It’s bad enough being stuck in a blizzard. It’s worse when you’re on a ship that has run aground. But it’s a whole new level of distress when that ship is stuck during a blizzard in one of the world’s most remote locations, Antarctica.
Two years after coming to the rescue of dozens similarly stranded on a Chinese ship off Antarctica, the Aurora Australis has found itself in rough, icy waters in the same general region.
The good news Thursday is that all 68 expeditioners and crew aboard the grounded icebreaker ship are “safe and well,” according to the Australian Antarctic Division, a government agency that conducts Antarctic research. Even better, there’s a plan in the works to help them.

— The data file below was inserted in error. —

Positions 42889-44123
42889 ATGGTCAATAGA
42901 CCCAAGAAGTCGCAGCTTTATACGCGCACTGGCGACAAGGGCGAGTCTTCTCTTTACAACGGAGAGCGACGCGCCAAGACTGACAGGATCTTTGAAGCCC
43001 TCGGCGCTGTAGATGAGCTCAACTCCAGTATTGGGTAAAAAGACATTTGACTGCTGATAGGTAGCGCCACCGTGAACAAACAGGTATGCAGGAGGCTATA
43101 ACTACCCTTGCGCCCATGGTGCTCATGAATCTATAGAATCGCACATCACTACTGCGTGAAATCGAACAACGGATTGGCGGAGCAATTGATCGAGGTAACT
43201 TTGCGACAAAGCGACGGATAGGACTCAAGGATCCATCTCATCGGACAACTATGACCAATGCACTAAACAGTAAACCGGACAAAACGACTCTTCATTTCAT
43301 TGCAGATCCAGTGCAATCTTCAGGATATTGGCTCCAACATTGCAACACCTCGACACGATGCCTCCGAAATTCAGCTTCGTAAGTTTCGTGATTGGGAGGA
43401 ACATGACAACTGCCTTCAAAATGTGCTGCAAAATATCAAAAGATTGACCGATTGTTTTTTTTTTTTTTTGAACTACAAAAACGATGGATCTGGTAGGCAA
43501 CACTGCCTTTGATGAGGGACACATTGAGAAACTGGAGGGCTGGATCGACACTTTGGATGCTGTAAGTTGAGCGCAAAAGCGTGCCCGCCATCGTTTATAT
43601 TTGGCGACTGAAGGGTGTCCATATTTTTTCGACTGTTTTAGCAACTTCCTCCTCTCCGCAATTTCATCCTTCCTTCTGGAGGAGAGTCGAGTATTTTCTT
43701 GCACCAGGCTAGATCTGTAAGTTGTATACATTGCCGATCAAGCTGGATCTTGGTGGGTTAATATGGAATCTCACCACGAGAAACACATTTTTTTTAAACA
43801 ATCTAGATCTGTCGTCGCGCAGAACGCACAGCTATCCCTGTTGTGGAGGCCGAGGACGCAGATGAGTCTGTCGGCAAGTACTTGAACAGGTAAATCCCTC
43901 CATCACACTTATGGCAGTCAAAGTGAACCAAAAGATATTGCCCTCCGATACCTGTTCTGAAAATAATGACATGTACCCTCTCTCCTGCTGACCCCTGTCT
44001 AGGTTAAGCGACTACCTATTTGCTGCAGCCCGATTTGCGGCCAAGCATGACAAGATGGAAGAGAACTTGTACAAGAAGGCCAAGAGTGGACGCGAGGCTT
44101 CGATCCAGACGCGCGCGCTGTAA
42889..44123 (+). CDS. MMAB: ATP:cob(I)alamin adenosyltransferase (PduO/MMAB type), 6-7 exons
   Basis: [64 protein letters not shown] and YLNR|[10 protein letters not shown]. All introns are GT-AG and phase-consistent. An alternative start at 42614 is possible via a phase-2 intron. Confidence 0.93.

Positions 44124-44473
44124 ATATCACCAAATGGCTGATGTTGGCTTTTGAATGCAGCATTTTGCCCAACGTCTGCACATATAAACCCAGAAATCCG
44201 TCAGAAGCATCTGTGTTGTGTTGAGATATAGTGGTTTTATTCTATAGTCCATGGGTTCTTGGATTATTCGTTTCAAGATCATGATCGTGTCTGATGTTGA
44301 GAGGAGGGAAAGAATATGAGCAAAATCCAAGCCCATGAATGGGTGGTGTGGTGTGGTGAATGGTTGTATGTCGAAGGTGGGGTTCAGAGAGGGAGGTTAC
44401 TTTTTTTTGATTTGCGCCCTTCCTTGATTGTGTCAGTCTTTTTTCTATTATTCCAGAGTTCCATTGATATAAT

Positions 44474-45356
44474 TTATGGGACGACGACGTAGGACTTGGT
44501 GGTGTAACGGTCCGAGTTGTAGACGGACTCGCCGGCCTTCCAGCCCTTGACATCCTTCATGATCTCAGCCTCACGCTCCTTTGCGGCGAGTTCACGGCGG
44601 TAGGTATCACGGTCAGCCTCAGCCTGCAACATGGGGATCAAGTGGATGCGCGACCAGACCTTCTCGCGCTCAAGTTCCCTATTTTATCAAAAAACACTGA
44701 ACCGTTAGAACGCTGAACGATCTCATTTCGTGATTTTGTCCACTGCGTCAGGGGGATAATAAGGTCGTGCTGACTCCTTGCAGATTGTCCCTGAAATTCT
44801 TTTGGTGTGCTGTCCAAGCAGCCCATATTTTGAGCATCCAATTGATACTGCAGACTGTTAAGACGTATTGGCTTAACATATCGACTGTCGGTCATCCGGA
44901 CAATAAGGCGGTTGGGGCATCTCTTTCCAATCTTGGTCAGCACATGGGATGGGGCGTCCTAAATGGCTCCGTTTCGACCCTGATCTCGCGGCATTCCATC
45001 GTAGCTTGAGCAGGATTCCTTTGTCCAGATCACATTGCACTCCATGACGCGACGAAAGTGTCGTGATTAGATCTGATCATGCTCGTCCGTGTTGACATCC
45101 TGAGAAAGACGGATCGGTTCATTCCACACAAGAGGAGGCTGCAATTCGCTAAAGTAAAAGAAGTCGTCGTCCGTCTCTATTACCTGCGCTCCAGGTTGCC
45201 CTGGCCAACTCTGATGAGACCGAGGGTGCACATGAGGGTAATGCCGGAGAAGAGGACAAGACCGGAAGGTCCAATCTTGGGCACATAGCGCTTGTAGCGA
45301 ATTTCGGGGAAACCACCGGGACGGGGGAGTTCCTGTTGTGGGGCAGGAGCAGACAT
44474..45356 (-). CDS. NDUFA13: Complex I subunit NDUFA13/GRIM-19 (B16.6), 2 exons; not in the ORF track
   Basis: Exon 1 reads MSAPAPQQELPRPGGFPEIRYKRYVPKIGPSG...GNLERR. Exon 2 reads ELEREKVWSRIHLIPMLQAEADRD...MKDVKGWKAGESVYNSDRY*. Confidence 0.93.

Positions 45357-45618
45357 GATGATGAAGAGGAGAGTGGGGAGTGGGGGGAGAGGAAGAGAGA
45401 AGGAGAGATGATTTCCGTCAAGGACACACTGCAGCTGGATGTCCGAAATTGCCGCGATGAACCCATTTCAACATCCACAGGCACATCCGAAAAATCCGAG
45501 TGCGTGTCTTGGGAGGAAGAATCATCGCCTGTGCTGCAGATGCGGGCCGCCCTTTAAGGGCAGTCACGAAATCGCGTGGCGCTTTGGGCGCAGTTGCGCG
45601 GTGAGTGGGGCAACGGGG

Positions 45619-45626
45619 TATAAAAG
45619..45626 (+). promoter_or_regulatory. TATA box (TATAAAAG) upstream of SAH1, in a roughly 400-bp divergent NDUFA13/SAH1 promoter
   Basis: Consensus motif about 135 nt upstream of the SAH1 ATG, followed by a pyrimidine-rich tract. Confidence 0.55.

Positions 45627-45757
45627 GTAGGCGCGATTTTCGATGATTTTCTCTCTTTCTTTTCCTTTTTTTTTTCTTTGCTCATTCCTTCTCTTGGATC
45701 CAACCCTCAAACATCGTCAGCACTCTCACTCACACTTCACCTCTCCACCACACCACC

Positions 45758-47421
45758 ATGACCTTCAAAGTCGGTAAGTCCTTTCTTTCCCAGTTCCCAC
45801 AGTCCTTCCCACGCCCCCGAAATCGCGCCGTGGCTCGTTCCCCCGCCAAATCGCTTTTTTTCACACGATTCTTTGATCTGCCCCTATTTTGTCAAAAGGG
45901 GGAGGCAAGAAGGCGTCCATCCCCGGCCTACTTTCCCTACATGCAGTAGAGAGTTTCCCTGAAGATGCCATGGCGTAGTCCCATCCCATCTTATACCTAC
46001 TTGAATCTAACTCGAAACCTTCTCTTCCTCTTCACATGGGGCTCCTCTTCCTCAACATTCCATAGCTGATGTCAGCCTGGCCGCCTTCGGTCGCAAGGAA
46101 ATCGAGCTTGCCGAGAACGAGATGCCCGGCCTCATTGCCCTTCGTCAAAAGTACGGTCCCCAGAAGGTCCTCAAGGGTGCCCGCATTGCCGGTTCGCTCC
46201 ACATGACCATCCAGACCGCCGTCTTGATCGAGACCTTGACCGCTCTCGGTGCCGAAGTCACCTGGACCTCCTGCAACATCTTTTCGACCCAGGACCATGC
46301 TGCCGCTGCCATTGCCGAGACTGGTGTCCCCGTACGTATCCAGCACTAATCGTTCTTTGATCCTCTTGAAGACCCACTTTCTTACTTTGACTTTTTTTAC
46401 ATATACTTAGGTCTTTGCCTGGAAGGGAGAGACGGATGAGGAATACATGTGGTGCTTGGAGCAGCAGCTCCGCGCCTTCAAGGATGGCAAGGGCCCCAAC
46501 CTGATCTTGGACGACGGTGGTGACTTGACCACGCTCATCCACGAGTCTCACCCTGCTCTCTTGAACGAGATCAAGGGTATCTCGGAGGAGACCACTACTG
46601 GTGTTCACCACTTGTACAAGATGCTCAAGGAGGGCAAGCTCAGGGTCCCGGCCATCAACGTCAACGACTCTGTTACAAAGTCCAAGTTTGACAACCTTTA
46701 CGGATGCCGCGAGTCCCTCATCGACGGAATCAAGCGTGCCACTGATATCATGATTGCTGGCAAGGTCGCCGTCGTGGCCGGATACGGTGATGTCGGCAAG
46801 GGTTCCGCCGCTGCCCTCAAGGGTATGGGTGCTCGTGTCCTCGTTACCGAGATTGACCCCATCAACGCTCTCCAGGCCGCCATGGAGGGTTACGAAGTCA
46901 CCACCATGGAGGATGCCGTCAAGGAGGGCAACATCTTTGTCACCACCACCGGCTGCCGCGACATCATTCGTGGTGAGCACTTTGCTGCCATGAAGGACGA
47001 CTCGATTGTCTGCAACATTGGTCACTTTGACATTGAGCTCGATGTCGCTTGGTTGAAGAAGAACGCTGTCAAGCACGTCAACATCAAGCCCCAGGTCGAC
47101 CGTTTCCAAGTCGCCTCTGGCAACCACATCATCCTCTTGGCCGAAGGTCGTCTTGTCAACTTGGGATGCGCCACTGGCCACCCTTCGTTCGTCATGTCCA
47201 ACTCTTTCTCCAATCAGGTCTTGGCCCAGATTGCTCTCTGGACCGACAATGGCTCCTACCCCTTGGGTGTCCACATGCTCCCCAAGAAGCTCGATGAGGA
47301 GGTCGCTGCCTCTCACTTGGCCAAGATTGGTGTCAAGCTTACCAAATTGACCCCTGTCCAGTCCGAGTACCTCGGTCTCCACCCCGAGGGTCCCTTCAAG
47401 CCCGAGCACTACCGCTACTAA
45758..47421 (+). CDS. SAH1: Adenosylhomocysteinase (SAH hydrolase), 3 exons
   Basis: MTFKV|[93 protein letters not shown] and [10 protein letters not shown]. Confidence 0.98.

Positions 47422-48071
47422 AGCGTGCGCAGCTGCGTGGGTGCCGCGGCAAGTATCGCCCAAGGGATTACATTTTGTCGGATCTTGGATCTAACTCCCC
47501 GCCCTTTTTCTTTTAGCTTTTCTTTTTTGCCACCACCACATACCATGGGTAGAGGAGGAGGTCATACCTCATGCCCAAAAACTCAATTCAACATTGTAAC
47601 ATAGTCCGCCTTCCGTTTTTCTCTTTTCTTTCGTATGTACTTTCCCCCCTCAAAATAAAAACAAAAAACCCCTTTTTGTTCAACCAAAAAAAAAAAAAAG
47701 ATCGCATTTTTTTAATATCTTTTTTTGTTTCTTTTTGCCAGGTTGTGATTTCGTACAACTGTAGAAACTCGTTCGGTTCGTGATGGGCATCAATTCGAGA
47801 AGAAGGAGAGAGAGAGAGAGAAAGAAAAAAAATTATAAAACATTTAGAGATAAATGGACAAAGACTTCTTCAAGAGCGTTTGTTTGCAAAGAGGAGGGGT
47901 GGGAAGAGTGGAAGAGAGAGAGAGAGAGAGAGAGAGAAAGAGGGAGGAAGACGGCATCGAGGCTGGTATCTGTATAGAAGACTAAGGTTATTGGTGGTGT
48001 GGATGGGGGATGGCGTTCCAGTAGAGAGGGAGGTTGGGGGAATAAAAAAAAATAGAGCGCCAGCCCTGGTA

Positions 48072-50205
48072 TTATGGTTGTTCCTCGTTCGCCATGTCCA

The Aurora Australis was resupplying at Mawson station — one of the research centers on the icy, expansive continent that’s home to the South Pole — when it “broke free of its mooring lines” during a blizzard Wednesday morning, the Australian government said. The vessel then ran aground at West Arm in Horseshoe Harbor.
The episode occurred at the tail end of summer in Antarctica, though that doesn’t mean anyone in their right mind would be lounging beachside in their bathing suits. To the contrary, high temperatures maxed out Thursday at 22.6 degrees Fahrenheit (-5.2 Celsius), though wind chills were appreciably lower.
The cold wasn’t so much a problem as were snow and winds, steady at 80 mph (130 kph) and gusting up to 112.5 mph, according to Australia’s Bureau of Meteorology.